Flexibility: I wasn't sure if this would measure swimming but it does, comes out as walking in the burn stakes which is probably about right - tend to do front crawl after a workout to cool down and stretch out tired muscles.

Fit: People criticise having to cut the band, and it is a bit daunting, but at the end of the day you have something 100% tailored for you thats weighs practically nothing. The clasp lock is secure an unobtrusive - like it!

Questions and answers I couldn't find anywhere else: does it accurately track swimming - yes. Does it work in your pocket - yes (i'm a nurse so can't wear anything on my wrist while on duty but stick it in a pocket and at the end of the day it tells me my steps - may be slightly less accurate as it doesn't get all the motion I do each day, but still records and gives believable burn so i'm happy) Sleep tracking - I think earlier versions gave really basic time lying down data, but the release i'm using gives amount of sleep and %sound vs %light sleep - not as detailed as say the basis or up but at least it does it, and well I'm asleep so all good.

Negatives: It doesn't sync with Myfitnesspal - not a deal breaker, I just set my calories on MFP at 0 and then add yesterdays burn as an exercise to today - not ideal but looking at weekly burn let me know pretty accurately net calories + or - so i'm happy - read that they are looking to integrate which would be great, but not holding my breath as polar not known for working well with others. Battery life is poor compared to other trackers - get about 4 days just using tracker and 3 days using with HRM, but as I sit and type it's plugged into laptop and charging away - only takes about 90 minutes to go from empty to full. If i decided i've had enough and want to sell on with ebay i'm somewhat limited in prospective customers due to the already cut wristband - but have no intentions of selling up in the near future.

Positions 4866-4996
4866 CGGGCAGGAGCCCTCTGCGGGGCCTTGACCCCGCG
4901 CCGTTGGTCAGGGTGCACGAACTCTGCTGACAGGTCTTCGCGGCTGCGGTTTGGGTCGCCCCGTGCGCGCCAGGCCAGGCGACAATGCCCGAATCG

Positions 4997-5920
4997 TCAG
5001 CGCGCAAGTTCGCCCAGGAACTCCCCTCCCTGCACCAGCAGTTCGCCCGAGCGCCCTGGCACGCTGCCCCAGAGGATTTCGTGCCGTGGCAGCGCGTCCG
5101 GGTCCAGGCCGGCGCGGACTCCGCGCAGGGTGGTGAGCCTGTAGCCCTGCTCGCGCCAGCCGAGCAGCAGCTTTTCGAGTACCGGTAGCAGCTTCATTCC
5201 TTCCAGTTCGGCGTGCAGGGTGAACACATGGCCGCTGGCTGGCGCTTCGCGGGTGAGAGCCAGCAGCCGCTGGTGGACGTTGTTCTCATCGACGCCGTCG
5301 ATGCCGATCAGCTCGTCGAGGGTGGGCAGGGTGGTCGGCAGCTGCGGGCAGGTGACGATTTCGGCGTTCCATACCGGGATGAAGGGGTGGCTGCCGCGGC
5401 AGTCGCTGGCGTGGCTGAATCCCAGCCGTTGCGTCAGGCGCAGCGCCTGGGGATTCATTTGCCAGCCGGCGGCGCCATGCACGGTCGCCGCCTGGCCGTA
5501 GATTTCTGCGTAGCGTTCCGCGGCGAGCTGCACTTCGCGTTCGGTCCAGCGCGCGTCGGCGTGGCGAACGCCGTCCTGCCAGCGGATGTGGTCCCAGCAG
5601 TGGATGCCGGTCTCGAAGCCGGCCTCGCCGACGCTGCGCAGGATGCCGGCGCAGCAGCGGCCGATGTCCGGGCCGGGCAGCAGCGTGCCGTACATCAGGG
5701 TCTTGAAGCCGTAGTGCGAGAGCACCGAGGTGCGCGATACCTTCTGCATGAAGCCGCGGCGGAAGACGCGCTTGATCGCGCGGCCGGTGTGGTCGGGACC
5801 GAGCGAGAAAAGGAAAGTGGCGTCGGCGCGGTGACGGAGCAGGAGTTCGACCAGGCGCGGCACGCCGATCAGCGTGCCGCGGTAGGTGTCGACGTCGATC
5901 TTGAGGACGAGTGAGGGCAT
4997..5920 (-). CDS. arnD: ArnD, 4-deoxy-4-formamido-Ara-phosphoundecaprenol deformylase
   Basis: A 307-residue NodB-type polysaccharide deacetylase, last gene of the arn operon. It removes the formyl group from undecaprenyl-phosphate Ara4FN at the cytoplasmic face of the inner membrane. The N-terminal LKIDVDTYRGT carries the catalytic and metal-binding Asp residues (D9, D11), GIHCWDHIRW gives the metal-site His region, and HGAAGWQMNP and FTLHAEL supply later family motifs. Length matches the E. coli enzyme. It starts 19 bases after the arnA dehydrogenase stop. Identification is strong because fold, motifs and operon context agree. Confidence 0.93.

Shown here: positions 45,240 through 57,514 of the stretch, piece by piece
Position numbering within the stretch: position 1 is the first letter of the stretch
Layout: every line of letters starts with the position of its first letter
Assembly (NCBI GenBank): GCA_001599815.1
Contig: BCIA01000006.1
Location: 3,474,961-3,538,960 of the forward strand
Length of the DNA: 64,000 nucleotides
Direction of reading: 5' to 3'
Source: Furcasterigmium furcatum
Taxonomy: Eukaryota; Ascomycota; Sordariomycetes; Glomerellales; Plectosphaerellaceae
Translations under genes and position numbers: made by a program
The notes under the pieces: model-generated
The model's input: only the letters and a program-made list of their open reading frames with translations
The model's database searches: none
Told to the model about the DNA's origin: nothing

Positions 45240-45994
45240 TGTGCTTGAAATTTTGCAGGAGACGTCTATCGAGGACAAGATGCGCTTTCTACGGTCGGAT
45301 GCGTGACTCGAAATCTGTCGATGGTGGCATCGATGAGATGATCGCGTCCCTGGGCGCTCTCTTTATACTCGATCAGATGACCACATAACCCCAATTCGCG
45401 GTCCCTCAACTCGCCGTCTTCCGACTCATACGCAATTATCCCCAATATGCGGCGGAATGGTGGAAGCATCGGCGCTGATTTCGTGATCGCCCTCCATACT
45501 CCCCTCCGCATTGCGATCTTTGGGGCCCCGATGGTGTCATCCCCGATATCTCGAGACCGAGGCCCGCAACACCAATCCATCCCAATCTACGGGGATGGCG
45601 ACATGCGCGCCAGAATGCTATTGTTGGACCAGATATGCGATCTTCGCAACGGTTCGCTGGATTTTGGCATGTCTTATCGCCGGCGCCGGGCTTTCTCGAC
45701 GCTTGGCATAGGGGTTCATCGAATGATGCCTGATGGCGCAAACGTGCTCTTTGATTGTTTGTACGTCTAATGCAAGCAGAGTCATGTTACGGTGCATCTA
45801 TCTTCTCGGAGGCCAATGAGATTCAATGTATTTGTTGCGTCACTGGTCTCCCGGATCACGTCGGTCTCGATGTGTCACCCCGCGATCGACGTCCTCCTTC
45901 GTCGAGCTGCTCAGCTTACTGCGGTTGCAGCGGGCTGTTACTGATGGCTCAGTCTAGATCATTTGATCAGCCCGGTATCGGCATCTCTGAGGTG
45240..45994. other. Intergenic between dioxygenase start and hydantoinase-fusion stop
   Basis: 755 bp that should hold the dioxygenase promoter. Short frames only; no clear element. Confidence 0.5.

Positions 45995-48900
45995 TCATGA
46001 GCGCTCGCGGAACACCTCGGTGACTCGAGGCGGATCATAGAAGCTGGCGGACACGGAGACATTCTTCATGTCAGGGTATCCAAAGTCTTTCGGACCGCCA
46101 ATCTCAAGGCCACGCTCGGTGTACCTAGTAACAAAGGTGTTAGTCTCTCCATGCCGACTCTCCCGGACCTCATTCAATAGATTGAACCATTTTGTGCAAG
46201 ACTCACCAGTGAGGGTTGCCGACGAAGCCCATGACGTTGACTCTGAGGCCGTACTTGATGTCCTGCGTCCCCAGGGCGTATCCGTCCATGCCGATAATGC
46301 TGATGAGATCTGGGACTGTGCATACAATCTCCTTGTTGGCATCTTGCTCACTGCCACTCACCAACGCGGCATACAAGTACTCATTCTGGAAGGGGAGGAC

Would i recommend it? Totally. Who's it for? I'd say people who are serious about accurately recording their activity who work out - if you're just starting on a fitness kick or just want an easy way to track and sync with MFP then i'd suggest the Fitbit (although now that the force isn't available i'd encourage you towards the loop).

I hope this review helps you decided! I always think when i see glowing reports on Amazon that they are written by some company PR person, but I can assure you that's not me, just a delighted customer!
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22 of 22 people found the following review helpful
4.0 out of 5 stars Good fitness monitor with ability to link to HRM and Polar flow, 25 Aug 2014
By 
purpleheart (UK) - See all my reviews
(VINE VOICE)    (TOP 100 REVIEWER)   
This review is from: Polar Loop Activity and Sleep Tracker (Sports)
Customer review from the Amazon Vine Programme (What's this?)